It’s all down to administering a good system.
What does good mean:
1. Easy to implement
2. Easy and convenient to follow- no system is good if it becomes to difficult to stick to.
3. Takes the least effort and time. If you have a system that takes too much effort, you will naturally not stick to it. We’re all busy in some way and all naturally adverse to cumbersome admin (who likes admin?).
Excel is a great tool- whether you print a spreadsheet (suggestion is to keep it to 3 columns maximum: choose 3 of these: date, description/client, amount or reference). Update either by hand (very easy) or on your computer. I find having a physical sheet on the side of my desk the simplest. It takes 3 seconds to update- no excuse. Nothing fancy, it just works.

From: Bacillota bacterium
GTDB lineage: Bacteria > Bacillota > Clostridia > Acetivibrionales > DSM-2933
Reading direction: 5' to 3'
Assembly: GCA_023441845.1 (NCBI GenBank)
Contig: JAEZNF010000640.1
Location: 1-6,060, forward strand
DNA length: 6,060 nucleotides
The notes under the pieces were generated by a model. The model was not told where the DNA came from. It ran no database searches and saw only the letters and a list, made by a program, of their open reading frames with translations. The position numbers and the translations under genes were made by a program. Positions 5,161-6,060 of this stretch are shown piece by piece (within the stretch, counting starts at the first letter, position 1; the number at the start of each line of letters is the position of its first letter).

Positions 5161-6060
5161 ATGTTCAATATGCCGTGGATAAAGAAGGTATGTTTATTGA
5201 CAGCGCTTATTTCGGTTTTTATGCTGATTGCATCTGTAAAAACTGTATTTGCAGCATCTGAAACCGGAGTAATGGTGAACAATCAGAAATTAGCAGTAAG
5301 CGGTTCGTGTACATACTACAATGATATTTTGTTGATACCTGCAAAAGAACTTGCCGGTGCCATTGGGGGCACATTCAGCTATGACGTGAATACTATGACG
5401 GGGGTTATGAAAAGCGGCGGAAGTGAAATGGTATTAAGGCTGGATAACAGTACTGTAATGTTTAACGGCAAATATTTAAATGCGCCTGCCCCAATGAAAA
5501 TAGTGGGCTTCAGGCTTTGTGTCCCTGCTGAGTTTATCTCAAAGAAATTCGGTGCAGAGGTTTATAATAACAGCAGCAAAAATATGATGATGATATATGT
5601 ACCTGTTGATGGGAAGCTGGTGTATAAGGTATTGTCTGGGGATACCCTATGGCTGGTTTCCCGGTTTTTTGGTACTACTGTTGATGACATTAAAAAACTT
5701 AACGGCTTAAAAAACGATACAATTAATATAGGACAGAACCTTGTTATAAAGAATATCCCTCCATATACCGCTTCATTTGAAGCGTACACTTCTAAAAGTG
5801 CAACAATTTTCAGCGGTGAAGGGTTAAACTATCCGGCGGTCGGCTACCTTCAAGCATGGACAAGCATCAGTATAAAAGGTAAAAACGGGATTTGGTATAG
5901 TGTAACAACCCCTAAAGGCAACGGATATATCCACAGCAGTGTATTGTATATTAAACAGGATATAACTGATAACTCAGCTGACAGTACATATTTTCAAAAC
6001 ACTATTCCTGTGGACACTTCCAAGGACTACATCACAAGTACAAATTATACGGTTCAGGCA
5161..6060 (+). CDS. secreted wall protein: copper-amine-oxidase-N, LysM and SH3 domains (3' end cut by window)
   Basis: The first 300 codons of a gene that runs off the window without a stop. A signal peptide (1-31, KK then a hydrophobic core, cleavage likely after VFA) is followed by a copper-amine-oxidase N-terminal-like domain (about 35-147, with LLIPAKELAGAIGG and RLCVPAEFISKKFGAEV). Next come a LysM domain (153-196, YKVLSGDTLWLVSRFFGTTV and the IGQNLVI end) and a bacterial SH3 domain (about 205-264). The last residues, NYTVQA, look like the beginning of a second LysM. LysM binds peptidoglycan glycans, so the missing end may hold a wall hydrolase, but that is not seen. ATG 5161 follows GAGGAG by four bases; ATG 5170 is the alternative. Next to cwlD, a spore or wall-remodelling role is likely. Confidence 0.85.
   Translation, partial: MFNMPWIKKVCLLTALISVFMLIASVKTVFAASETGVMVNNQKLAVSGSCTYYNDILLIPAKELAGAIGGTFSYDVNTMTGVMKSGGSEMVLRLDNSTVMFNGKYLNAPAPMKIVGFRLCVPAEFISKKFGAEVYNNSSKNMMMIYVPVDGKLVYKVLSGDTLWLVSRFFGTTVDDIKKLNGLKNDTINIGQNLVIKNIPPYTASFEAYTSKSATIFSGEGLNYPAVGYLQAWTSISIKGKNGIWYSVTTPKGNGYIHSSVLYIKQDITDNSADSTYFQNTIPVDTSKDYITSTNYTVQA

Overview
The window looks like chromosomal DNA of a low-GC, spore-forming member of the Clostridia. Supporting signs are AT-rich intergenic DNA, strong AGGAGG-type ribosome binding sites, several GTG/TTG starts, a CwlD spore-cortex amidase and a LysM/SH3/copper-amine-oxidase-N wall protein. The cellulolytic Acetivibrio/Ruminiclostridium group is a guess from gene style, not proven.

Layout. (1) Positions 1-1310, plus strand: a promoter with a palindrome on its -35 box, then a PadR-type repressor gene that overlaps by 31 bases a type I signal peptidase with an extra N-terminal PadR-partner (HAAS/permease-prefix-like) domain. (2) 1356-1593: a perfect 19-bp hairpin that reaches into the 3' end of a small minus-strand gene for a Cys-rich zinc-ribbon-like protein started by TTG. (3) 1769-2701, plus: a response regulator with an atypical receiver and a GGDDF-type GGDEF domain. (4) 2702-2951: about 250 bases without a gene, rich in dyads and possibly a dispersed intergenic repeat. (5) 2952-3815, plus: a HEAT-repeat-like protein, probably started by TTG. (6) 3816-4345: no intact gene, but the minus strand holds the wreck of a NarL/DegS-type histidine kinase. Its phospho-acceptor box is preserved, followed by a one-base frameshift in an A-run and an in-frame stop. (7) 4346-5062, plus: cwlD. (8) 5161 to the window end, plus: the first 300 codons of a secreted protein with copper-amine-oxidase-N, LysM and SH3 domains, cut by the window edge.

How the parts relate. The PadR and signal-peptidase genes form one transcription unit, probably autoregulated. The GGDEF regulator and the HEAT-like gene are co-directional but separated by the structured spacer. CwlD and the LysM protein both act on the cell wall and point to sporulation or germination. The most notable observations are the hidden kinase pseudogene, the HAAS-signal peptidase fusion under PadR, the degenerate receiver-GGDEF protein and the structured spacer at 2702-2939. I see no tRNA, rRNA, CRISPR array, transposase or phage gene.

Clipboard (or paper spike) method- 2 clipboards: 1 for payments and 1 for invoices. In the last week of the month file those which have been paid/received and keep those which are outstanding to take action on. Mark on the document also when paid even by writing just the date (helps when you need for records).
Accounting/billing software (or app) can also do the trick. Its all personal preference.
Diary! Once I put a file away I add a reminder (Google/Outlook or whatever) to pop up when I want to follow up on it next. This takes 4 seconds and it then takes the file off your mind until you need it.
Make sure all relevant information is at hand, so if you take down debtor information be sure to include file notes where necessary and contact details (writing it once will save you from having to search for it later!).
Always act fast , nothing weighs you down more than tasks which drag on. And most the time they can be sorted out relatively quickly.
Don’t let invoices stay outstanding long Send letters to customers who don’t pay
As hard as it is in our busy lives- a drop of discipline and order will set you miles ahead.